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Neovessel as first manifestation of relapse of associated multifocal choroiditis and MEWDS

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Abstract

Purpose

To report a case of multifocal choroiditis (MC) that has relapsed as choroidal neovascularization in the contralateral eye followed by a mixed aspect of multiple evanescent white dot syndrome (MEWDS) and MC.

Methods

Retrospective case report and literature review. The clinical findings were documented by fluorescein angiography, optical coherence tomography, and optical coherence tomography angiography (OCT-A).

Results

The authors describe the case of a 39-year-old woman with prior ocular history of presumed MEWDS in her left eye, which developed into MC 7 years later in the same eye and 11 years later in the right eye, starting as choroidal neovascularization and developing into MEWDS. OCT-A showed neovessel in a supposedly active MC area outside the macular region in right and left eyes. OCT showed increased choroidal thickness in both eyes and a choroidal neovascularization in the right eye, treated using anti- VEGF therapy.

Conclusion

This case corroborates the proximity of some inflammatory diseases such as MC and MEWDS. OCT-A has opened new horizons for the better understanding of some retinal diseases by providing more thorough and promising morphological analyses using enhanced tools.

Introduction

Multifocal choroiditis (MC) is part of a spectrum of inflammatory diseases known as White Dot Syndrome. MC is characterized by yellowish-white lesions that might affect the posterior pole and mid-periphery and is more common in women [1,2,3]. In 23–25% of affected eyes, it develops into choroidal neovascularization [4].

Within this spectrum, we also find the multiple evanescent white dot syndrome (MEWDS), which affects mostly young myopic women, associated with photopsias and central or paracentral scotoma. Fluorescein angiography shows hyperfluorescent spots that generally converge circularly, with a discrete staining in the late phases of the exam. Optical Coherence Tomography (OCT) reveals loss of ellipsoid zone. The granular shaped stain practically confirms the diagnosis. These changes decrease within weeks or months, with a good prognosis for the patient [5, 6]. Multifocal choroiditis and MEWDS might sometimes coexist, and one precedes the other [7].

This study aims to report a case of multifocal choroiditis that has relapsed as choroidal neovascularization in the contralateral eye followed by a mixed aspect of MEWDS and MC. A consent form was read and explained to the patient and signed by her. This study was conducted in accordance with the Declaration of Helsinki.

Case report

A 39-year-old woman presented with a two days complaint of paracentral scotoma in the right eye (R.E.) on August 15, 2017. Her ophthalmic history had been significant for MEWDS in this eye, diagnosed in 2006; however, she had no exams to confirm that. In 2013, she was diagnosed with subfoveal neovascular membrane with multifocal choroiditis scars around in the left eye (L.E.), and has been treated successfully since then with anti- VEGF, with an average of three injections per year.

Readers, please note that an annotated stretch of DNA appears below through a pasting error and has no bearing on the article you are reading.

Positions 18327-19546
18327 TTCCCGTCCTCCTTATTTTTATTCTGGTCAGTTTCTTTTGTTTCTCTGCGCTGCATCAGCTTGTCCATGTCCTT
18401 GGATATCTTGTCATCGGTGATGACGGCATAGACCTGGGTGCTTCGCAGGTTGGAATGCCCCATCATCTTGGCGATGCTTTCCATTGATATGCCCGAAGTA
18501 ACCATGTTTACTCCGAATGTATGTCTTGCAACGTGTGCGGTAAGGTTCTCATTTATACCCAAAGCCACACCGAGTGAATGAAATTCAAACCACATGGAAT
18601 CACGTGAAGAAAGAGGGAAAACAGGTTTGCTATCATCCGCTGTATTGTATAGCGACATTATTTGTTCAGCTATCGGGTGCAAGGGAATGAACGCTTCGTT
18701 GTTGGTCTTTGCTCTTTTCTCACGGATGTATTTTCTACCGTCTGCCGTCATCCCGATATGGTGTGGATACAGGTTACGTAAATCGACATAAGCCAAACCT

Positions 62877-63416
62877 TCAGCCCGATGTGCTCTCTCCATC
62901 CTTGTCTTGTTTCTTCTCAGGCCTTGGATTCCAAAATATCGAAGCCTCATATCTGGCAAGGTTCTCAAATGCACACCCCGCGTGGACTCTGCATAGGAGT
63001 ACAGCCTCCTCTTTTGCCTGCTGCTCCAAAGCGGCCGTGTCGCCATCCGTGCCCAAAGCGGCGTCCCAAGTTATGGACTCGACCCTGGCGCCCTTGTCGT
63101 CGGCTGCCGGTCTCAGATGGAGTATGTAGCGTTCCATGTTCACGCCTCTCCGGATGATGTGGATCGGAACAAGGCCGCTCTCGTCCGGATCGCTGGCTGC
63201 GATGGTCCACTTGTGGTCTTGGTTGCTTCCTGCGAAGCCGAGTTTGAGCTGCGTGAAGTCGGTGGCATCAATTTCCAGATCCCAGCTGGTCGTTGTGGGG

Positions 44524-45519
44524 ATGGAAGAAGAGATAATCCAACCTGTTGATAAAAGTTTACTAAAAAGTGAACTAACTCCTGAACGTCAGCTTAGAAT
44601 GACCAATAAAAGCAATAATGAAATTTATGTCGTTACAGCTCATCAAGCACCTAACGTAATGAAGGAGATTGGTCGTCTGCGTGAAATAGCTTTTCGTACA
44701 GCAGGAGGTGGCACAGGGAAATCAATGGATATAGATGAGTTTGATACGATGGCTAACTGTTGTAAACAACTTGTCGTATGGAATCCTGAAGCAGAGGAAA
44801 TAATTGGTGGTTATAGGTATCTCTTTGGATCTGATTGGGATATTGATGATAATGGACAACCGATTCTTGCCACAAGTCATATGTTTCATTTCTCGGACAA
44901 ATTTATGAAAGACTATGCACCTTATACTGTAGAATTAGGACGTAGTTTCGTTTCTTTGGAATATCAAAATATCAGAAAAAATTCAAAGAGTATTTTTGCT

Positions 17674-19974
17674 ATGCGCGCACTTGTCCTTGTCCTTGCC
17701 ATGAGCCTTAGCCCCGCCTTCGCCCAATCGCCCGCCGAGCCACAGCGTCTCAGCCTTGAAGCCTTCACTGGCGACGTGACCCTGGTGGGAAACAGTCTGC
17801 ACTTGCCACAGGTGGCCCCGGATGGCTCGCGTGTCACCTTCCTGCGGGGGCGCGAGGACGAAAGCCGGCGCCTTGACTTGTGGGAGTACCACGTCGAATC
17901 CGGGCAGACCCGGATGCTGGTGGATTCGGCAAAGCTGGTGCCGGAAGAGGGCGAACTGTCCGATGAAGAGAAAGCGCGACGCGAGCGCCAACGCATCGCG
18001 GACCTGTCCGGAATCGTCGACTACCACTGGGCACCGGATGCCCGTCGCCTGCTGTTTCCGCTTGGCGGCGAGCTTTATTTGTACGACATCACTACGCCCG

Her visual acuity was 20/20 in the R.E. and 20/25 in the L.E. (under − 0.25 diopters in both eyes). Biomicroscopy, intraocular pressure, and pupil reflexes were normal, and there was mild pigment disturbance in the posterior pole of the R.E. fundus and a symmetrically deep round lesion under the inferior vascular arcade in both eyes. There were areas of fibrosis in the macula, due to the long period with neovascular membrane, surrounded by atrophic pigmentary scars in the left eye (Fig. 1). Fluorescein Angiography revealed a roundish hyperfluorescent lesion in both eyes corresponding to those observed in the fundus, with leakage in the R.E. and staining in the L.E. There was a foveal neovascular membrane in the latter, surrounded by hyperfluorescent scars.

Fig. 1
figure1

Sub-retinal neovascular membrane surrounded by atrophic pigmentary lesions in L.E. White-yellow lesion under the inferior vascular arcade in both eyes

OCT (Spectral domain optical coherence tomography—Spectralis; Heidelberg Engineering, Heidelberg, Germany) showed a hyperreflective lesion above the retinal pigment epithelium (RPE) in the inferior arcade of the R.E., followed superiorly by subretinal liquid, with increased choroidal thickness in the posterior pole. In the L.E., there was also a hyperreflective lesion above the RPE of the macular area and a hyperreflectivity throughout the outer segment and choroid of the inferior arcade, with an increased choroidal thickness in this area (Fig. 2). The OCT-angiography (OCT-A) revealed a neovessel corresponding to the round lesion in the inferior arcade in both eyes and a foveal membrane in the L.E. (Fig. 3). Serological examinations for inflammatory diseases were requested and she was treated with intravitreal anti-VEGF.

Fig. 2
figure2

OCT-In the R.E.: hyperreflective lesion above the RPE in the inferior arcade, followed superiorly by subretinal liquid, with increased choroidal thickness in the posterior pole. In the L.E.: hyperreflective lesion above the RPE of the macular area and hyperreflectivity throughout the outer segment and choroid of the inferior arcade, with increased choroidal thickness in this area

Fig. 3
figure3

OCT-A showing neovessel corresponding to the round lesion in the inferior arcade in R.E. and a foveal membrane in the L.E

On August 23, 2017 she returned complaining about blurred vision in the R.E. She had normal results for inflammatory diseases but a high level of Toxoplasmosis IgG (1/400). The fundus was unchanged except for a mild vitritis. She was treated with sulfamethoxazole and prednisone, but the treatment was suspended 3 days later when she had a positive pregnancy test.